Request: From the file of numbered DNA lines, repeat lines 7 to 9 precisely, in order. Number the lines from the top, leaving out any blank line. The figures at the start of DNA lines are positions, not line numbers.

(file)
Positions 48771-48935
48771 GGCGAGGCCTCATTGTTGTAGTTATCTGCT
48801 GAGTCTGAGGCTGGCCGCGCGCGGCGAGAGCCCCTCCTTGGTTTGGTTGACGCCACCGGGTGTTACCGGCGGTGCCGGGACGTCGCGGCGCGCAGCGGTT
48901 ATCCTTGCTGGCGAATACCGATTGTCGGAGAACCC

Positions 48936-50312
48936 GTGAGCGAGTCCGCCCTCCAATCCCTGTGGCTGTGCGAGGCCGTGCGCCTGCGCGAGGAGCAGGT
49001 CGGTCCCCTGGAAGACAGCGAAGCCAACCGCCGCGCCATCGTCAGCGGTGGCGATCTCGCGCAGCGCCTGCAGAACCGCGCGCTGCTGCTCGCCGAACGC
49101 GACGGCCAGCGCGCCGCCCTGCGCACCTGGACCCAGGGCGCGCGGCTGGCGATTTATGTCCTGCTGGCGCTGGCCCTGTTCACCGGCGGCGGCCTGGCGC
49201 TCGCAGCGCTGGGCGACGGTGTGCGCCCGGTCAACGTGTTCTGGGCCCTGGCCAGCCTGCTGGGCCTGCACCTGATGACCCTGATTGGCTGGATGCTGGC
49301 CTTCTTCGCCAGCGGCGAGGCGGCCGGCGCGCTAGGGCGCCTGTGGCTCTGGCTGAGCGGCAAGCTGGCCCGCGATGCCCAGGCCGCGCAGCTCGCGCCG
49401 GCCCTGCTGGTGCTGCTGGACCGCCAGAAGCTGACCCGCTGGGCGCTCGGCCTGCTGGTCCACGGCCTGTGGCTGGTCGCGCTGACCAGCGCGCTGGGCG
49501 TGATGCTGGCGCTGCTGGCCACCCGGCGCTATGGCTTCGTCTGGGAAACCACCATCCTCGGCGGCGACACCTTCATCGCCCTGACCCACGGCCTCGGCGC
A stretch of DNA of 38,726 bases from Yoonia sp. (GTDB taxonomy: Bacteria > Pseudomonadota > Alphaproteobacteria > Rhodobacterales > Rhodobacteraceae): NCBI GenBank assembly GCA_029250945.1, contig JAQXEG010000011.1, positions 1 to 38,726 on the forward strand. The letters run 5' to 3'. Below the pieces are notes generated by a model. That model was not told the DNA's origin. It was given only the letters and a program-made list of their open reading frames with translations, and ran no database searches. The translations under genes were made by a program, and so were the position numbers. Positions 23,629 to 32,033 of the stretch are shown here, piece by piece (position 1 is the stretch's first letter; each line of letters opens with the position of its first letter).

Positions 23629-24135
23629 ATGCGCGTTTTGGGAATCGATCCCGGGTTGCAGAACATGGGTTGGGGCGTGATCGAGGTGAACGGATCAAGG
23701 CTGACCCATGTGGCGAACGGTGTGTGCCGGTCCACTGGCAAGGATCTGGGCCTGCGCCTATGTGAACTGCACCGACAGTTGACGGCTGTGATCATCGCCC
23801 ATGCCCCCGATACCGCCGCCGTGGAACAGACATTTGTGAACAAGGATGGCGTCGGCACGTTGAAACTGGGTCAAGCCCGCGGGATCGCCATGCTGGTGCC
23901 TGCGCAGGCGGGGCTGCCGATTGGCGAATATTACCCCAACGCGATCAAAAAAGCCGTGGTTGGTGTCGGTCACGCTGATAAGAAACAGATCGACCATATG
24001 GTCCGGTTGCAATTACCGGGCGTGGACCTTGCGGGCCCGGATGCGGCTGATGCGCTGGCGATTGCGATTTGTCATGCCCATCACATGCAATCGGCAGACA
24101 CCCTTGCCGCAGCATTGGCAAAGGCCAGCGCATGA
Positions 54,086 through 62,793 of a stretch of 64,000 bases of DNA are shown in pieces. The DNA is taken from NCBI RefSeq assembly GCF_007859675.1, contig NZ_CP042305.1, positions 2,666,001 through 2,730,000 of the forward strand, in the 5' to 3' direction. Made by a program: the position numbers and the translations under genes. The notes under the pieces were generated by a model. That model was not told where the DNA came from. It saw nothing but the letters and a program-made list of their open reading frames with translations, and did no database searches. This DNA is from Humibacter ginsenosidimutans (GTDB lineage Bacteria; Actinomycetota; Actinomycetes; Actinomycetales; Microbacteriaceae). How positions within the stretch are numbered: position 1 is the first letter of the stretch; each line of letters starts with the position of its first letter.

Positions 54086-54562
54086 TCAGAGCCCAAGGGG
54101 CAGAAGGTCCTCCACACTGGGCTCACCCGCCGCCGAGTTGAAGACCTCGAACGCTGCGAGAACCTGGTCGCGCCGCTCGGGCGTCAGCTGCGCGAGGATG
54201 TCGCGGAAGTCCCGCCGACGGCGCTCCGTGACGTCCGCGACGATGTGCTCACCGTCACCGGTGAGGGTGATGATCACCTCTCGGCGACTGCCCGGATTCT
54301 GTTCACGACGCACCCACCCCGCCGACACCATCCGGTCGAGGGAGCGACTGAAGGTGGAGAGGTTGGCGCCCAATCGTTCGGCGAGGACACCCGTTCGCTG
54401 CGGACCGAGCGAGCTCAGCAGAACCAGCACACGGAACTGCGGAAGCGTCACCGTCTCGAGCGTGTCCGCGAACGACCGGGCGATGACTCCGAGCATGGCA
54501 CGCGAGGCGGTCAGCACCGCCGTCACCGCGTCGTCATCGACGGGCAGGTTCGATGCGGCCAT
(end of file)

49001 CGGTCCCCTGGAAGACAGCGAAGCCAACCGCCGCGCCATCGTCAGCGGTGGCGATCTCGCGCAGCGCCTGCAGAACCGCGCGCTGCTGCTCGCCGAACGC
49101 GACGGCCAGCGCGCCGCCCTGCGCACCTGGACCCAGGGCGCGCGGCTGGCGATTTATGTCCTGCTGGCGCTGGCCCTGTTCACCGGCGGCGGCCTGGCGC
49201 TCGCAGCGCTGGGCGACGGTGTGCGCCCGGTCAACGTGTTCTGGGCCCTGGCCAGCCTGCTGGGCCTGCACCTGATGACCCTGATTGGCTGGATGCTGGC